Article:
Materials and methods

Chemicals

A formulation of pendimethalin 30% emulsifiable concentrate (Stomp 30 EC) was procured from the market. An analytical grade of pendimethalin (Purity 99.6%) was supplied by AccuStandard. Solvents, viz. hexane, acetone, chloroform of analytical grade and other chemicals were procured locally from E. Merck Company. All the solvents were distilled and dried before use.

Field trials and design

The field experiment was carried out in the winter season of 2006–07 on a sandy loam soil (Table 1) at the farm of Zonal Adaptive Research Station, UBKV, Pundibari, Coochbehar, West Bengal, India (26°50′ N; 88°83′ E). To assess the level of phytotoxicity of pendimethalin on mustard, four varieties, viz. B-9, NC-1, Pusa Bold and Baruna of rai/yellow sarson were chosen. The experiment was laid out in a split-plot design with three replicates and individual plot of 12 m2. The main plots were assigned as four levels of different doses of pendimethalin (D0: 0.0 kg/ha; D1: 0.35 kg/ha; D2: 0.70 kg/ha and D3: 1.0 kg/ha.), where as in the sub-plots four varieties of rai/ yellow sarson were assigned [V1: B-9 (yellow sarson); V2: Nc-1 (yellow sarson); V3: Pusa Bold (Rai) and V4: Baruna (Rai)]. All the plots received 60 kg nitrogen (N) /ha, 40 kg phosphorus pentoxide (P2O5) /ha and 40 kg potassium oxide (K2O) /ha. Pendimethalin at assigned doses were applied after 1 day of sowing.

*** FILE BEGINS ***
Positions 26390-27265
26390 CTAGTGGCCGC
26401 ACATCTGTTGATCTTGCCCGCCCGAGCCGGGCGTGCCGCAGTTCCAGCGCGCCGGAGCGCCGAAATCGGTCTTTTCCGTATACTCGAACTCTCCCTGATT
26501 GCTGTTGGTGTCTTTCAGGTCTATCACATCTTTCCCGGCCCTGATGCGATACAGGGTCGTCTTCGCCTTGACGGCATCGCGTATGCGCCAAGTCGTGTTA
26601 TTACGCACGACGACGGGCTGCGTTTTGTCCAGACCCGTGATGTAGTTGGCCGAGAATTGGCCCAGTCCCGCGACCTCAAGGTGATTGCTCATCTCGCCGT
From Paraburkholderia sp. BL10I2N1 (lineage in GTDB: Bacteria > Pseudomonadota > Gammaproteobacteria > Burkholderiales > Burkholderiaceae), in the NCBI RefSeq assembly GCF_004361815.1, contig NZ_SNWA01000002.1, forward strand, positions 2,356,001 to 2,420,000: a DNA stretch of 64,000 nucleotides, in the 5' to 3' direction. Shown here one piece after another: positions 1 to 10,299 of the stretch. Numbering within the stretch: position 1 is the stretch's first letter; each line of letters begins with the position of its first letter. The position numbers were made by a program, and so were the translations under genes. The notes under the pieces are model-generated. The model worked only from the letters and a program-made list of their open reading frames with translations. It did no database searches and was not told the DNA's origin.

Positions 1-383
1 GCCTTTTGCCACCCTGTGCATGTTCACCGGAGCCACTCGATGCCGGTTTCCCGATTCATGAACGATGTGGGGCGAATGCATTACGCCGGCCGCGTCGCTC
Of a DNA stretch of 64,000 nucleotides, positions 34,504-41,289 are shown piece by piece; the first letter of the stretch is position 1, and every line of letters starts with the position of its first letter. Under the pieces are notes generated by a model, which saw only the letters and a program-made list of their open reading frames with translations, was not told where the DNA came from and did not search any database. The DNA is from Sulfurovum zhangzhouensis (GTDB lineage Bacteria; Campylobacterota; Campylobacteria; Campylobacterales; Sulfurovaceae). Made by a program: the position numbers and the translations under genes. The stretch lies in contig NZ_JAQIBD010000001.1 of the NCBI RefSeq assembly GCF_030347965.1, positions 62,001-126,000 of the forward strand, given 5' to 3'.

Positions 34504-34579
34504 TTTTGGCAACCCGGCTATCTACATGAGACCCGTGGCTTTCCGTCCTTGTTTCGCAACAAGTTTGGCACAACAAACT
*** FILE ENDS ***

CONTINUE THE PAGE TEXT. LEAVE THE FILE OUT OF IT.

Table 1
Physiochemical properties of the soil collected for residue analysis.

Pendimethalin residue analysis

Sampling

Soil samples (0–30 cm depth, 500 g) were drawn randomly using a 2.5 cm diameter tube auger from 6 spots in each plot on 0 (2 h), 1, 10, 45 days after treatment (DAT). Samples were mixed thoroughly, air-dried, ground and passed through 2 mm sieve. A representative 50 g sample was taken by quartering for analysis.

Extraction and cleanup

A single step extraction and clean-up method was adopted (Kulshrestha et al., 1971; Raj et al., 2003). Soil sample of 25 g mixed with 0.5 g each of activated charcoal and florisil was filled in a 30 cm long glass column having 1.8 cm i.d. The residues were eluted with 150 mL of n-hexane: acetone (1:1). The organic phase was evaporated to dryness in rotary vacuum evaporator. Final volume was made-up by n-hexane.